Accusing California regulators of "reckless disregard" for public "health and safety," the environmental advocacy group Center for Biological Diversity on Wednesday sued the administration of Gov. Gavin Newsom for approving thousands of oil and gas drilling and fracking projects without the required environmental review.
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By Kate Whiting
From Greta Thunberg to Sir David Attenborough, the headline-grabbing climate change activists and environmentalists of today are predominantly white. But like many areas of society, those whose voices are heard most often are not necessarily representative of the whole.
1. Wangari Maathai<p>In 2004, Professor Maathai made history as the <a href="https://www.nobelpeaceprize.org/Prize-winners/Prizewinner-documentation/Wangari-Maathai" target="_blank" rel="noopener noreferrer">first African woman to be awarded the Nobel Peace Prize</a> for her dedication to sustainable development, democracy and peace. She started the <a href="http://www.greenbeltmovement.org/" target="_blank" rel="noopener noreferrer">Green Belt Movement</a>, a community-based tree planting initiative that aims to reduce poverty and encourage conservation, in 1977. More than 51 million trees have been planted helping build climate resilience and empower communities, especially women and girls. Her environmental work is celebrated every year on <a href="http://www.greenbeltmovement.org/node/955" target="_blank" rel="noopener noreferrer">Wangari Maathai Day on 3 March</a>.</p>
2. Robert Bullard<p>Known as the 'father of environmental justice,' Dr Bullard has <a href="https://www.unep.org/championsofearth/laureates/2020/robert-bullard" target="_blank">campaigned against harmful waste</a> being dumped in predominantly Black neighborhoods in the southern states of the U.S. since the 1970s. His first book, Dumping in Dixie, highlighted the link between systemic racism and environmental oppression, showing how the descendants of slaves were exposed to higher-than-average levels of pollutants. In 1994, his work led to the signing of the <a href="https://www.nrdc.org/experts/albert-huang/20th-anniversary-president-clintons-executive-order-12898-environmental-justice" target="_blank">Executive Order on Environmental Justice</a>, which the <a href="https://www.whitehouse.gov/briefing-room/presidential-actions/2021/01/27/executive-order-on-tackling-the-climate-crisis-at-home-and-abroad/" target="_blank">Biden administration is building on</a>.<br></p>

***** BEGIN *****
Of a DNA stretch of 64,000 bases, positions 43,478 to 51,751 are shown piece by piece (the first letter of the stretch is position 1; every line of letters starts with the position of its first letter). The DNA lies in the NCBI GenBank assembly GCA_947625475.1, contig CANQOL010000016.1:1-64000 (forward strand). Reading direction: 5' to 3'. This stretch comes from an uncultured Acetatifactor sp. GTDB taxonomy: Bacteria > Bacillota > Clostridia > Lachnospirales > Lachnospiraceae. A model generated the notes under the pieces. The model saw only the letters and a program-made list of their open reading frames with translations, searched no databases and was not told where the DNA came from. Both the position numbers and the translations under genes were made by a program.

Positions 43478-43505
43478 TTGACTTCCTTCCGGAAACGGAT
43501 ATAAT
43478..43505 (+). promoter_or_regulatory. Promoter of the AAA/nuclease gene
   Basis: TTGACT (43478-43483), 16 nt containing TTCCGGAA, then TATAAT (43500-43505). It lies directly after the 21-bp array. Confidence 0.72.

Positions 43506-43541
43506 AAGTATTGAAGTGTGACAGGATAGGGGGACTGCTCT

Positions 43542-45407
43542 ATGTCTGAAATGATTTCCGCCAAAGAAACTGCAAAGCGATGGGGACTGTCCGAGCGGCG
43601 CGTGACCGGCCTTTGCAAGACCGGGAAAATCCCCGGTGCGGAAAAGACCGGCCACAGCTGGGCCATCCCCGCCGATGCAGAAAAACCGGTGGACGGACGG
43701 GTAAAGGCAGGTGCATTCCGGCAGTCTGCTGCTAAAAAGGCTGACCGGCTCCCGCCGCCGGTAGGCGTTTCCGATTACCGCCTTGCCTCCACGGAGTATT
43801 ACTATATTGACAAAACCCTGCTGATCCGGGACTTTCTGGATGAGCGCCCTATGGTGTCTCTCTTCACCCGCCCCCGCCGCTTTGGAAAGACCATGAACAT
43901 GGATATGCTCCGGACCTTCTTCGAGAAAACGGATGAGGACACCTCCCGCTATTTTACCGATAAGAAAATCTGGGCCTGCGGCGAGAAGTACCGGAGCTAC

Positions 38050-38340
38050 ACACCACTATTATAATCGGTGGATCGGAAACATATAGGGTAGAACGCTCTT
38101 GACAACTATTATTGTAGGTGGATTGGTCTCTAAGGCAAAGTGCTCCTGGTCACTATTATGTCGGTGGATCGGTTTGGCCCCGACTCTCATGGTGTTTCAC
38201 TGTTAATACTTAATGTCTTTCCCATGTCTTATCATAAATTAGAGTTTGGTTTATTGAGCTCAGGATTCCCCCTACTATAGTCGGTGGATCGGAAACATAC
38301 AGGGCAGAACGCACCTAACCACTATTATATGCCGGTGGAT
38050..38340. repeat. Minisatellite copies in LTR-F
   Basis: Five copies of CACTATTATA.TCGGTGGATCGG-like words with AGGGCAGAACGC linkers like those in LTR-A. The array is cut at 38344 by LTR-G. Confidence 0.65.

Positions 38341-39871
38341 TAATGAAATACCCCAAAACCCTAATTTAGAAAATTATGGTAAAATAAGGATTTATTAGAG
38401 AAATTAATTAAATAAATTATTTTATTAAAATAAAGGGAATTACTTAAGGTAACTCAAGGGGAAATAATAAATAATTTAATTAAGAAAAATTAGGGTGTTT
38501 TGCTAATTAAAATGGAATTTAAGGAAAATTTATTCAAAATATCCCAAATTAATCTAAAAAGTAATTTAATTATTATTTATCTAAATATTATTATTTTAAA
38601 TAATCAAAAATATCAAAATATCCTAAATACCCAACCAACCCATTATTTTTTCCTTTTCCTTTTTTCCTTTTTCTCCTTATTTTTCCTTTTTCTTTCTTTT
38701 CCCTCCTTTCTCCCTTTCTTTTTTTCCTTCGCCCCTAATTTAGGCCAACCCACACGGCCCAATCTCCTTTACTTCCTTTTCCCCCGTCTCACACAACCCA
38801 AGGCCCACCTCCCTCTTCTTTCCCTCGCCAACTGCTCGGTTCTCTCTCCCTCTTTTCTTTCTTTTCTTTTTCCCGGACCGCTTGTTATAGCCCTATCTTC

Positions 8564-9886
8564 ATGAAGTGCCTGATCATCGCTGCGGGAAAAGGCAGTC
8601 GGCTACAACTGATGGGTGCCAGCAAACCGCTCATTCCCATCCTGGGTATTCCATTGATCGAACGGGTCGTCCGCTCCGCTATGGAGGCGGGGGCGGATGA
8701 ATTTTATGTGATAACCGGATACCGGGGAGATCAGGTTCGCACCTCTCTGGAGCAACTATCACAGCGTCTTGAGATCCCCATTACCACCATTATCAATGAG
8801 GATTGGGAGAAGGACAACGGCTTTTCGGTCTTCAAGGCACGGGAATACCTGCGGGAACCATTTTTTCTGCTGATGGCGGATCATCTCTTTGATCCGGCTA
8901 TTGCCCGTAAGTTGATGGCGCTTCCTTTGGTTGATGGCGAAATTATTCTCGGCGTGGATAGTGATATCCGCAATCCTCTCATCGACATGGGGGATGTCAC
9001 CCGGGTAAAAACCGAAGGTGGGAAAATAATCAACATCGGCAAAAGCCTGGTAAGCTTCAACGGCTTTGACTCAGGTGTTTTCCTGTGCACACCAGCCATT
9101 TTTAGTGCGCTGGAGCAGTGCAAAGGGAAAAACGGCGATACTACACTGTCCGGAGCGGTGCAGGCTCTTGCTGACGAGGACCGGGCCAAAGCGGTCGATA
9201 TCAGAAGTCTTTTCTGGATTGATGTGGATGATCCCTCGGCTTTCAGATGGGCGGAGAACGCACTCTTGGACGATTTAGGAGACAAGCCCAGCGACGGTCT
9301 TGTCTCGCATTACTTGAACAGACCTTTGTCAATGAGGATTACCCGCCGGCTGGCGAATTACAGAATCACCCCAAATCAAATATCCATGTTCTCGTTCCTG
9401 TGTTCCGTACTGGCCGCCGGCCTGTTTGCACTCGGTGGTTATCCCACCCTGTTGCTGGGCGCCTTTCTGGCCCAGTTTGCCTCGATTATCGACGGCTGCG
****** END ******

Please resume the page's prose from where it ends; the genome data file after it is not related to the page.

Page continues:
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Pollution has a race problem. Elizabethwarren.com
3. John Francis<p>Helping the clean-up operation after an oil spill in San Francisco Bay in January 1971 inspired Francis to <a href="https://planetwalk.org/about-john/" target="_blank" rel="noopener noreferrer">stop taking motorized transport</a>. Instead, for 22 years, he walked everywhere. He also took a vow of silence that lasted 17 years, so he could listen to others. He has walked the width of the U.S. and sailed and walked through South America, earning the nickname "Planetwalker," and raising awareness of how interconnected people are with the environment.</p>